What Are Different Types of Prenatal Blood Screening Tests?
During pregnancy, your healthcare provider may offer or recommend different blood screening tests to complement the information you’ll gather from ultrasound screening. Blood screening tests usually will analyze different hormones, proteins, or pieces of genetic material in order to assess your pregnancy’s chance for certain health conditions which may not be visible on ultrasound.
Most Reliable Methods Of Predicting The Fetal Sex, And Why?
The most reliable methods of fetal sex prediction are those which examine genetic material from biological tissues of the baby, placenta, or placental precursors. For the majority of expecting parents who want to know their baby’s sex, that method will take the form of prenatal cell-free DNA (cfDNA) screening for sex chromosome information.
Understanding Next-Generation Sequencing (NGS)
If you’re considering prenatal genetic testing, such as non-invasive prenatal screening (NIPS), you may be curious about how these tests work. The short answer is that most NIPS tests use next-generation sequencing (NGS) technology to assess a pregnancy’s chance for certain chromosomal conditions.
Understanding Cell-free DNA and Fetal Fraction
Cell-free DNA describes DNA (genetic material) that is not held or enclosed within a cell. Whereas most human DNA is typically stored along structures called chromosomes located within the nucleus (control center) of a cell, cell-free DNA pieces are no longer confined within the cell’s nucleus.
Preparing To Welcome A Baby Who Has Down Syndrome
Each year in the U.S., around 6,000 babies are born with Down syndrome (trisomy 21). So if you’ve recently learned your baby has a diagnosis of Down syndrome, that means you’re joining a pretty big community of caring, supportive families who have a pretty good idea of exactly what you’re going through. The diagnosis can be overwhelming, especially at first, as you start picturing the unique challenges you’ll face on the road ahead. But, as any parent of a child with Down syndrome will tell you — you’re also in for more rewarding experiences than you could ever imagine.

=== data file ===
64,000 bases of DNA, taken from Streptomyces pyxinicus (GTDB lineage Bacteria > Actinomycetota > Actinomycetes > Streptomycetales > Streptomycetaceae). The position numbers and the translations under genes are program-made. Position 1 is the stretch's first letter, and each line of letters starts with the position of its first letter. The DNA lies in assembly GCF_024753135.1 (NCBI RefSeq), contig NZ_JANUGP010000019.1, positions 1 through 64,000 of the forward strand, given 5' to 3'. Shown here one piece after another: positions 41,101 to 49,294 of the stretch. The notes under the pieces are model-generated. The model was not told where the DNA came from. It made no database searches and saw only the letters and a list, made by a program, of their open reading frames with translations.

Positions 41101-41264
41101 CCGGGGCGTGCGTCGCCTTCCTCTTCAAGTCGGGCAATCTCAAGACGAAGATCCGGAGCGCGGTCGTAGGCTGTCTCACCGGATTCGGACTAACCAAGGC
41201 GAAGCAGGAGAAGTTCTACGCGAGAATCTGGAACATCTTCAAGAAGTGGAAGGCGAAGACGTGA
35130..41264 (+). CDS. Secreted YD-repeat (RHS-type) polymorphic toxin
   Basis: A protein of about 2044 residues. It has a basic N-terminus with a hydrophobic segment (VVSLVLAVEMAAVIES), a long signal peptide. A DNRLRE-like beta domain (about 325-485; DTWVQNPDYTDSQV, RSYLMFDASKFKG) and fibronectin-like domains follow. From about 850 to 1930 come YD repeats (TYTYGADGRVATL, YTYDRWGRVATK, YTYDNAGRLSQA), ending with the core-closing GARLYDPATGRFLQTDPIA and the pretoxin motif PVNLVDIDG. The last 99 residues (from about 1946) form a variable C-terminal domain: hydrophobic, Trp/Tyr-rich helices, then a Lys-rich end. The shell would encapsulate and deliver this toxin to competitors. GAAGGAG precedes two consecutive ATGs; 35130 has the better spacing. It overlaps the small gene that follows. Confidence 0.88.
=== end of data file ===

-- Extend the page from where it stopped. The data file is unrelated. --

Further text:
Non-Invasive Prenatal Screening (NIPS): Benefits and Limitations
Non-invasive prenatal screening (NIPS), also referred to as non-invasive prenatal testing (NIPT), has become an increasingly popular prenatal genetic screening tool in recent years as it offers a relatively simple, noninvasive method of checking for certain conditions during pregnancy with a high degree of accuracy. However, as with all screening tests, there are limitations to noninvasive prenatal screening that are important to consider.
How Does Non-Invasive Prenatal Screening (NIPS or NIPT) Work?
Non-invasive prenatal screening (NIPS), also known as non-invasive prenatal testing (NIPT), is a prenatal genetic screen that can be done as early as 9 weeks gestation in a pregnant person of any age. NIPS first became commercially available in the US in 2011 with the launch of Sequenom’s MaterniT21 test and has since become an increasingly common tool for prenatal genetic screening.
What is Triple X (XXX) Syndrome?
Triple X syndrome, also called trisomy X or XXX syndrome, is a rare genetic condition that only affects people assigned female at birth. Most people are born with two sex chromosomes, either XX or XY. If you have two X chromosomes, you’re assigned female at birth; one X and one Y means you’re assigned male at birth. In triple X syndrome, there’s an extra X chromosome for three (XXX), and no Y chromosome is present.
Genetic Screening: Accuracy and Results
It’s normal to have questions about the accuracy of a screening result, given that screening tests are not able to give a definitive diagnosis and instead indicate an increased risk or probability. If you receive a high-risk screening result, how likely is it that your pregnancy truly has the condition you were positive for?
What Is Prenatal Genetic Screening?
During pregnancy, you’ll encounter many decisions about your prenatal care, including options for prenatal genetic testing and screening. When you’re considering these options, it’s important to understand what genetic screening means, what tests may be available to you, and what genetic screening can and cannot tell you about the health of your baby.
What Is Trisomy 13?
You’ve likely heard of Down syndrome, also known as trisomy 21, but you may be less familiar with trisomy 13. Trisomy 13 is a much less common condition than Down syndrome, but like Down syndrome, Trisomy 13 is caused by having an extra copy of a chromosome – in this case, an extra copy of chromosome 13. Trisomy 13 is also sometimes referred to as Patau syndrome.
What Is Trisomy 18?
Trisomy 18, also called Edwards syndrome, is a medical condition caused by the presence of a third copy of chromosome 18. When an extra chromosome is present, extra genetic instructions are present, which affects the baby’s development during pregnancy and after birth.